top of page


Rock Climbers Left in the Dark

AMERICAN FALLS, Idaho — A hearing on closing rock formations near Massacre Rocks State Park to climbing became shrouded in mystery Wednesday night.

Suzann Henrikson, an archaeologist for the U.S. Bureau of Land Management, said it can be frustrating when asked to tell the public how important the preservation of a particular site is without being able to elaborate on exactly what needs protection.

She understands that it must be equally frustrating for people who value the recreation a location offers, but are asked to give it up.

Unfortunately for Henrikson and frustrated rock climbing enthusiasts, federal law requires her to keep mum.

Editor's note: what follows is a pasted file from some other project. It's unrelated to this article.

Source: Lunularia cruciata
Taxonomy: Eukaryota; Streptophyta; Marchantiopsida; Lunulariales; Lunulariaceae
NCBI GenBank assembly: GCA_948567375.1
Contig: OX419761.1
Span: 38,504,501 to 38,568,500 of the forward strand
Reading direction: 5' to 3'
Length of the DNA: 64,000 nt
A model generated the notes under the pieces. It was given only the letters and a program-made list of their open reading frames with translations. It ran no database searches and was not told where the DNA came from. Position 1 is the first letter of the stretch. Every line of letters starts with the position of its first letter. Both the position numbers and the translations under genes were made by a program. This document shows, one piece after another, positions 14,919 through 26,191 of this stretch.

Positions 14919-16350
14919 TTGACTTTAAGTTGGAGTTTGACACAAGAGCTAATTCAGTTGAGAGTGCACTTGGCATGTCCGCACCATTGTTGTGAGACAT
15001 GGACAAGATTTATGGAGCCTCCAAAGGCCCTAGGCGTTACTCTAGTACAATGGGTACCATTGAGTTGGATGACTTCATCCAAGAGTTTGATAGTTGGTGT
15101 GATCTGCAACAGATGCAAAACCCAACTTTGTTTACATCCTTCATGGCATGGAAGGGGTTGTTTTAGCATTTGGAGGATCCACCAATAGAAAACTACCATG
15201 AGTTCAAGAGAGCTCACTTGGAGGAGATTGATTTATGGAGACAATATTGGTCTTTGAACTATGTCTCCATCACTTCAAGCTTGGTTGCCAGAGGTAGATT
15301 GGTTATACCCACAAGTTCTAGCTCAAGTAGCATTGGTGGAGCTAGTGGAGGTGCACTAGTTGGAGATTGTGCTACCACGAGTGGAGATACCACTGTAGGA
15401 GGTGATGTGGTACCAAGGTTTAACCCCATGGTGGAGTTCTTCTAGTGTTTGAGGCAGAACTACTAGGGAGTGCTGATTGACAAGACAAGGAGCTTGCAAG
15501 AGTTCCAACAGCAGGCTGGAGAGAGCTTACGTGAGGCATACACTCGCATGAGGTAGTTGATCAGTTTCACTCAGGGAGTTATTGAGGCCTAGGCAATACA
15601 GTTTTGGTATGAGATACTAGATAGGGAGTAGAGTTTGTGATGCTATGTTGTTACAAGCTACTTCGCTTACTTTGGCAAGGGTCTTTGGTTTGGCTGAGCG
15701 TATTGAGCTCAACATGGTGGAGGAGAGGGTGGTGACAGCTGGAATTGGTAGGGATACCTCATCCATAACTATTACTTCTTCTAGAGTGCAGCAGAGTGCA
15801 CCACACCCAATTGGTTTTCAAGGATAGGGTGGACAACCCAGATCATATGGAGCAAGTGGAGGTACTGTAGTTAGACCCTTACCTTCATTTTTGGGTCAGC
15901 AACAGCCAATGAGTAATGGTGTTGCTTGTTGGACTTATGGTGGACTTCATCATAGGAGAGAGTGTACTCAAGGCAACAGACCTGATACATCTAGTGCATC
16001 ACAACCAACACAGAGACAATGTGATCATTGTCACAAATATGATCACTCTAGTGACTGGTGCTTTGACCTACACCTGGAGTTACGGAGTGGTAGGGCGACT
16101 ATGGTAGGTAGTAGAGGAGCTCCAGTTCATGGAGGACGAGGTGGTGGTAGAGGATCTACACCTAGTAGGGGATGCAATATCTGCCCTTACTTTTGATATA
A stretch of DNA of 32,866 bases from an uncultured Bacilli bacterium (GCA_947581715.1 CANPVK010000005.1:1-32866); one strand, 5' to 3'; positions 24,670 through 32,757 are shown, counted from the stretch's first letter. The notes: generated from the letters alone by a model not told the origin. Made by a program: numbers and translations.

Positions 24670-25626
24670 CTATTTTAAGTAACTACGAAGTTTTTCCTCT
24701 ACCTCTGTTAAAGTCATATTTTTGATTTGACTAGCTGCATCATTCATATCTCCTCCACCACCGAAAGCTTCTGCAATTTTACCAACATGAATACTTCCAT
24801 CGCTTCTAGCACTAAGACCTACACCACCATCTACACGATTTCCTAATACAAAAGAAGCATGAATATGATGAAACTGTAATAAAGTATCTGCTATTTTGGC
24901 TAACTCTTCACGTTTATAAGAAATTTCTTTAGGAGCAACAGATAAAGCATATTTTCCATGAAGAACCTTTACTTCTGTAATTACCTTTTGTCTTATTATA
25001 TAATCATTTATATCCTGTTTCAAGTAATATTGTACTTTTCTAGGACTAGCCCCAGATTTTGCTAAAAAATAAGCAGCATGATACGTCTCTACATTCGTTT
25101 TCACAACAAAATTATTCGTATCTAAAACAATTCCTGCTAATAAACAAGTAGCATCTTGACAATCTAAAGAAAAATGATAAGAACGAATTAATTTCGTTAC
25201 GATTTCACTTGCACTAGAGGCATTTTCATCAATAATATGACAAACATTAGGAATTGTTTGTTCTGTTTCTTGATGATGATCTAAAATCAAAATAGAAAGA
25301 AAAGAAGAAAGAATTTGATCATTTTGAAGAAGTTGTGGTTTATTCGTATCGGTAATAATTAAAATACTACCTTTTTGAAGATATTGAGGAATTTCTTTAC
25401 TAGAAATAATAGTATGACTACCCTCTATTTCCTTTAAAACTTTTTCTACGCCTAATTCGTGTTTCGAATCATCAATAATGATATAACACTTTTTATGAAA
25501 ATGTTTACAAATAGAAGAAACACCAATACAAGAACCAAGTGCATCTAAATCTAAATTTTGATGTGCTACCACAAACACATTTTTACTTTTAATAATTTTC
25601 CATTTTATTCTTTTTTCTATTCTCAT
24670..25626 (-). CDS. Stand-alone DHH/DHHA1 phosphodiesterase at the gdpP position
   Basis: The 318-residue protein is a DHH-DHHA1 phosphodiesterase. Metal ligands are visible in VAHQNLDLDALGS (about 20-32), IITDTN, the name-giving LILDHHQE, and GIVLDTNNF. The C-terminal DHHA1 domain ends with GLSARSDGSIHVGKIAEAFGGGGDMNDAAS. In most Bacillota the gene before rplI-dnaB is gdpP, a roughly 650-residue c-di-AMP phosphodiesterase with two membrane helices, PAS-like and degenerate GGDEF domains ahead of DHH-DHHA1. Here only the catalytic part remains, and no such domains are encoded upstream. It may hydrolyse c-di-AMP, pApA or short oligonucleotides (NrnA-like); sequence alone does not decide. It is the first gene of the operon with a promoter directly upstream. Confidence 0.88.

Henrikson was discussing the federal restraints on what she can say about archaeological sites at a meeting hosted by BLM at the Power County Annex in American Falls on Wednesday. The meeting was to provide the public with information about, and take feedback on a proposed plan to close access to parts of BLM land in Cedar Fields and Castle Rocks to preserve culturally important sites.

The Archaeological Resources Protection Act has a section that prohibits us from revealing the location and nature of sites,” she said. “Of course (people) are frustrated. They assume we